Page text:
On March 29-30, Dr. Lora Saalman moderated the workshop “The 21st Century Maritime Silk Road: Considering Security Implications,” in collaboration with Friedrich-Ebert-Stiftung, the Shanghai Institutes for International Studies, and the Stockholm International Peace Research Institute.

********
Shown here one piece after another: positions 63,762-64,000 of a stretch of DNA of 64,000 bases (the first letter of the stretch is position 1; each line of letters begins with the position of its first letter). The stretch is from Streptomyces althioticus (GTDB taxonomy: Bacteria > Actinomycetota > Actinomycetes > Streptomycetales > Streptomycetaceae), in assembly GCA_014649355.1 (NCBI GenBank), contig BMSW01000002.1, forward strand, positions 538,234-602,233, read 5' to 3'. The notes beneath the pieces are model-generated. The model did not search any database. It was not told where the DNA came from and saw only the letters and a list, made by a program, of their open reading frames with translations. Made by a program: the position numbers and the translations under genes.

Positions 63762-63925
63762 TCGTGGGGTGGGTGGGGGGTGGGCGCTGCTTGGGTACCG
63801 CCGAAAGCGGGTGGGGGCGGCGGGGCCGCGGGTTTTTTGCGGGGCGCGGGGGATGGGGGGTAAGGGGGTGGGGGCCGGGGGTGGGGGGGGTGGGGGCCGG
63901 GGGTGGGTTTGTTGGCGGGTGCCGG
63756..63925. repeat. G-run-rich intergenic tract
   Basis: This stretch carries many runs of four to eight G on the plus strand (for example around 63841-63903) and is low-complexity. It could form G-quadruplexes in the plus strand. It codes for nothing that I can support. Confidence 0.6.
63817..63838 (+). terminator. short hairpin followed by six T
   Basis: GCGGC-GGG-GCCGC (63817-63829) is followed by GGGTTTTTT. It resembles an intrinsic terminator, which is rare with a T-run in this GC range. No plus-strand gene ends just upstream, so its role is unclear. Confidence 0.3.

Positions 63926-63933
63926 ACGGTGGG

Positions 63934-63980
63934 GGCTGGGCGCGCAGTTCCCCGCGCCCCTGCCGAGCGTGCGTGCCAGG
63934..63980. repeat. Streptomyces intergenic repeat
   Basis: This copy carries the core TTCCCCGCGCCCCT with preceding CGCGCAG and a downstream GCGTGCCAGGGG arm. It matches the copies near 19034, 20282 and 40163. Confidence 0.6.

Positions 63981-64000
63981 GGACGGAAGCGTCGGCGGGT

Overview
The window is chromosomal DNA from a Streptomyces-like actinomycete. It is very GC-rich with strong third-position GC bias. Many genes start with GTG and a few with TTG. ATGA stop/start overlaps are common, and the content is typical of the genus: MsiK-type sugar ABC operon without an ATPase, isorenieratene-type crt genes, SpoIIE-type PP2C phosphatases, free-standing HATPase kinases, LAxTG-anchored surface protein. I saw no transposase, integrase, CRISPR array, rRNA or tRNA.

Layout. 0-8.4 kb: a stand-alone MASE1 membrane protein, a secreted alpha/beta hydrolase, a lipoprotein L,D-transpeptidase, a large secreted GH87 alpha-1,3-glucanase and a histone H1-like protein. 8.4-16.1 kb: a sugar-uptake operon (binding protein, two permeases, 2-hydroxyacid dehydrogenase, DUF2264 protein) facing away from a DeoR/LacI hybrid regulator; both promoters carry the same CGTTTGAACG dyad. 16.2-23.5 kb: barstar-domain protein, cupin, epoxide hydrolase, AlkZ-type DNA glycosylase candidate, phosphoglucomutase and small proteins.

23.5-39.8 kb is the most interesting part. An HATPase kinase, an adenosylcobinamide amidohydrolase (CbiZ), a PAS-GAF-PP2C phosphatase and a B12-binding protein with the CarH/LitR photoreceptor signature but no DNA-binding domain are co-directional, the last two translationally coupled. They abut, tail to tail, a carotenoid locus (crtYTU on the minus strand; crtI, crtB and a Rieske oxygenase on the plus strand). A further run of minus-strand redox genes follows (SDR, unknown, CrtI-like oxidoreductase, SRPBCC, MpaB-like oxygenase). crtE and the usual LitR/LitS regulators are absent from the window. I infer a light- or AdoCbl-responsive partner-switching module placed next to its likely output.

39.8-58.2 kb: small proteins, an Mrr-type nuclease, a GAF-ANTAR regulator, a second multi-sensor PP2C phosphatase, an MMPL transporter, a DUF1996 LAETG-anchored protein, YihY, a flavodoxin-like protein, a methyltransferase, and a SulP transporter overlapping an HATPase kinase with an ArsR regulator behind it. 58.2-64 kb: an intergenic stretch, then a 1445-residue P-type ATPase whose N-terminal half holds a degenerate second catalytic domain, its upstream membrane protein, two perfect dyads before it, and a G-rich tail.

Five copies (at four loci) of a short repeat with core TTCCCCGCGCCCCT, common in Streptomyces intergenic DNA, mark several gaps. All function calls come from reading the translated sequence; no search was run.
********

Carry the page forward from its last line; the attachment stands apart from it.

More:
On the event, Dr. Saalman observed, “In spite of assertions as to the purely economic origins of the Belt and Road Initiative (BRI), interactions with Chinese experts reveal that there is a growing domestic recognition of its longer-term geopolitical and even security implications. Events in the South China Sea and the Indian Ocean have become invariably entangled in discussions on the BRI’s maritime channels. Combined with the resurgence of the term ‘Indo-Pacific’ within the U.S. White House and the grouping of a Quadrilateral Security Dialogue consisting of India, Japan, Australia, and the United States, Chinese debates reveal concerns that these powers seek to derail the 21st Century Maritime Silk Road. Given these misgivings and the centrality of the BRI in China’s longer-term strategy, there has been a steady reduction in the number of channels for foreign entities to meaningfully interact with Chinese experts and officials on the means to mitigate risks and miscalculations along the BRI. This is one of the many reasons that this event was unique and timely.”